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Sony Interactive Entertainment is making an acquisition to beef up its game-development toolkit. The publisher revealed that it is buying sound-engineering firm Audiokinetic. As part of this deal, Sony will take control of the Wwise toolkit that enables developers to easily add interactive audio to game worlds.
Once the acquisition goes through, Audiokinetic will operate as a wholly owned subsidiary of SIE. But Sony does not intend to take the Wwise software off of the market. Audiokinetic will continue licensing its tools to third-party developers.
More than 500 games ship each year using Wwise. And it works well on platforms such as console, mobile, and virtual reality headsets. It is one of the go-to tools in the industry. And that’s one of the big reasons that SIE chief executive John Kodera wanted to acquire the Audiokinetic.
“A rich and all-encompassing audio experience is increasingly critical to the overall gameplay experience, further enhancing immersion and emotion for the player,” Kodera said in a statement. “Audiokinetic is a preeminent provider of audio solutions for the gaming industry.”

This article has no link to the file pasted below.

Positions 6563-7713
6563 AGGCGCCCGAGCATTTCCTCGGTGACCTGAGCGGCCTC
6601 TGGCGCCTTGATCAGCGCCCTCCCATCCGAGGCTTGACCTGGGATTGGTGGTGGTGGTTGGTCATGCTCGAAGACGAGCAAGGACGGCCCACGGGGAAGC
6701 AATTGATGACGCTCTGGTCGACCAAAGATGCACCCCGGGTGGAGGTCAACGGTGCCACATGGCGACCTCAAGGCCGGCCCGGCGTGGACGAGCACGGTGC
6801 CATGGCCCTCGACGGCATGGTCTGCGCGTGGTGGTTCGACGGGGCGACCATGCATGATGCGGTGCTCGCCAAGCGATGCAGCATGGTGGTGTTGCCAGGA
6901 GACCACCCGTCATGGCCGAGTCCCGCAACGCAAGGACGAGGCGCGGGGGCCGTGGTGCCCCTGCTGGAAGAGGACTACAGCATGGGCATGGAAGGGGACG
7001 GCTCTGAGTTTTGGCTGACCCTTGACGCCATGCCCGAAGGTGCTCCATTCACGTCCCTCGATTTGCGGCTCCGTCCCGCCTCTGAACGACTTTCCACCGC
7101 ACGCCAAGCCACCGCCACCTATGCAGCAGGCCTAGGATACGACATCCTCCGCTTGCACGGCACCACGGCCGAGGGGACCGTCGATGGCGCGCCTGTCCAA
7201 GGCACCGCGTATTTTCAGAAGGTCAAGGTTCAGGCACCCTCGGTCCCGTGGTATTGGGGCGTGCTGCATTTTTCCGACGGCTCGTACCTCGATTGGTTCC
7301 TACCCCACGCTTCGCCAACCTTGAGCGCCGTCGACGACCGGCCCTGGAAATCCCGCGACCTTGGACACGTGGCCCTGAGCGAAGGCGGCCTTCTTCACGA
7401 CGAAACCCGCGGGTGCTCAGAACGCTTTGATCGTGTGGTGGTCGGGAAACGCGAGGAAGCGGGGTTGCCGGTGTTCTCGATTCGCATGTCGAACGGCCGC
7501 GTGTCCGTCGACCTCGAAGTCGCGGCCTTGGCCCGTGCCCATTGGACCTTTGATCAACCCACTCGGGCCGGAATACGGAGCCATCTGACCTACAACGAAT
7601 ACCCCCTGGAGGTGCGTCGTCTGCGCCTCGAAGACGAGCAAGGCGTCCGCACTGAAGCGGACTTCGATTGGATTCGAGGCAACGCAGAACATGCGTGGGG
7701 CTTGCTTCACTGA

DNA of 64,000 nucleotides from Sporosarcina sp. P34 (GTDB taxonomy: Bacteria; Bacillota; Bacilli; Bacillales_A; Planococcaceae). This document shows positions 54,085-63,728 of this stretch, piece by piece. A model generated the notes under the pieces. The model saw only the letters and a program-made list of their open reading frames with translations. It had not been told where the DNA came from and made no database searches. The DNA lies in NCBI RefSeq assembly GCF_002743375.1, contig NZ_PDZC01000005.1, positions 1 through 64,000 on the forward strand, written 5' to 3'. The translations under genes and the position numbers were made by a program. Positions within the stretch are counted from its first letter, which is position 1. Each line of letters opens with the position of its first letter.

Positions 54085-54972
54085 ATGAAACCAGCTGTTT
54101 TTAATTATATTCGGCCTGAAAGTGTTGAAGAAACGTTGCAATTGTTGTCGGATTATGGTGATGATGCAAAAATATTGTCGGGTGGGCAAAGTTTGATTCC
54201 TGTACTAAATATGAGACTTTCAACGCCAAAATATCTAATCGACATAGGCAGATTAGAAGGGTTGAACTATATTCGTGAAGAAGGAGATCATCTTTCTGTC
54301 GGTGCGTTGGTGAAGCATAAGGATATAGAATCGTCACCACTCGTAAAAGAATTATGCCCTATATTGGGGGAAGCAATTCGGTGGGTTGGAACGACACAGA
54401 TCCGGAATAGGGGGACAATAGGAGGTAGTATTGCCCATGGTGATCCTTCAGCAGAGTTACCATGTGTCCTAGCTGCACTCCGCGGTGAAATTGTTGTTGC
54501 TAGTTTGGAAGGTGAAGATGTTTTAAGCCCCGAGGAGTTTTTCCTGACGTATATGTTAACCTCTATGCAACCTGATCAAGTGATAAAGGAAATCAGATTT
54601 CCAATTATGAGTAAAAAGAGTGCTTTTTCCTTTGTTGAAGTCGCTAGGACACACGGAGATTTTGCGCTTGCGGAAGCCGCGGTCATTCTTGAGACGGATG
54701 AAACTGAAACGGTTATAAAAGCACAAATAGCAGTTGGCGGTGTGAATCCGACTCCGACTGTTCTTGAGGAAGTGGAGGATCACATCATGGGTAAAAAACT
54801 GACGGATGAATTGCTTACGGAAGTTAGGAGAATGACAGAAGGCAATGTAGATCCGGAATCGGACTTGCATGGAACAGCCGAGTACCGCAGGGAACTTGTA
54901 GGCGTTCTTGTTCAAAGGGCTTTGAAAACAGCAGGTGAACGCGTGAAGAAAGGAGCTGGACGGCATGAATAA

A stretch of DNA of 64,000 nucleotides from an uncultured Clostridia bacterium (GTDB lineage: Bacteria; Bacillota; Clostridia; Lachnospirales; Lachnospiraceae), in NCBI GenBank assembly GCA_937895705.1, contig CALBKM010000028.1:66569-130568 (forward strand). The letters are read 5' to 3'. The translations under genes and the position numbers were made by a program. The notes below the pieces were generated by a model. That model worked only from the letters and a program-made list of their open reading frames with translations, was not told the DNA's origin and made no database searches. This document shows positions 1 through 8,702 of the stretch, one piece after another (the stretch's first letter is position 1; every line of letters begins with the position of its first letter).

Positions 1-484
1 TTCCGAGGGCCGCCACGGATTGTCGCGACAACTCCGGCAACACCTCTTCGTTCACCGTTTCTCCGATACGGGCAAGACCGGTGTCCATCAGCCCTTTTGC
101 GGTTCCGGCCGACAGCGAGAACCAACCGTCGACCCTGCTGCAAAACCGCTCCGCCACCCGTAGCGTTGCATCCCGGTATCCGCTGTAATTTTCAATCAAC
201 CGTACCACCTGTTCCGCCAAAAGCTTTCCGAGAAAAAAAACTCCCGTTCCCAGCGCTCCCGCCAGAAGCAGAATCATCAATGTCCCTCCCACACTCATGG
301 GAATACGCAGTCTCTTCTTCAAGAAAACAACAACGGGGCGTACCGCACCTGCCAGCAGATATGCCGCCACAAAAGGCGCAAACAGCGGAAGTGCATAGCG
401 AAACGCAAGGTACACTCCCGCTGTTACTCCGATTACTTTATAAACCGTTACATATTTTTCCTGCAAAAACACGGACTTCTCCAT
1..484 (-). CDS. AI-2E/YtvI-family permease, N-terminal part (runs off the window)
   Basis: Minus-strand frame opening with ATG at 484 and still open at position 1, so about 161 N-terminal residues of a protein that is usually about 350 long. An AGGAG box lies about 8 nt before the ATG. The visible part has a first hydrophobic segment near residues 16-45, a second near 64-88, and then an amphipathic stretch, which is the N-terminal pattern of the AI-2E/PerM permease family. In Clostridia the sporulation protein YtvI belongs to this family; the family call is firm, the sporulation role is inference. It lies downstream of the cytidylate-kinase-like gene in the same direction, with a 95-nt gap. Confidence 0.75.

A bright future for Audiokinetic and Sony games
This acquisition should ensure that Audiokinetic can continue to improve its services under the financial protection of a major publisher. And Sony will simultaneously generate licensing revenues and save money on licensing fees.
“We are confident that this acquisition will allow us to further grow the PlayStation platform and contribute to the broader gaming industry,” Kodera said. “It’s our goal to support Audiokinetic’s efforts to advance its audio technology while maintaining independence and platform neutrality.”
Audiokinetic also recognizes how important it is to emphasize that it is not going PlayStation-exclusive.
“We will remain independent and continue to deliver our suite of audio solutions to developers and platform holders,” Audiokinetic chief executive and founder Martin H. Klein said in a statement. “[But now] with even greater resources to continue innovating, expanding our market, and enhancing our technology. We are also excited about the opportunity to contribute to SIE at a platform level.”
For Sony, however, this adds another tool that it can offer its developers and potential development partners. The company already owns the Decima game engine that developer Guerrilla Games built and used for the open-world adventure Horizon: Zero Dawn. And it is letting its external development partners like Metal Gear creator Hideo Kojima use Decima for his own PS4 exclusive, Death Stranding. Sony may want to build up its internal tools to attract Kojima-like talent in the future.
Corrected at 10:30 a.m. on January 9: I originally wrote that Sony would not have to pay the licensing fee to use WWise, but that is not correct. I apologize for the error.
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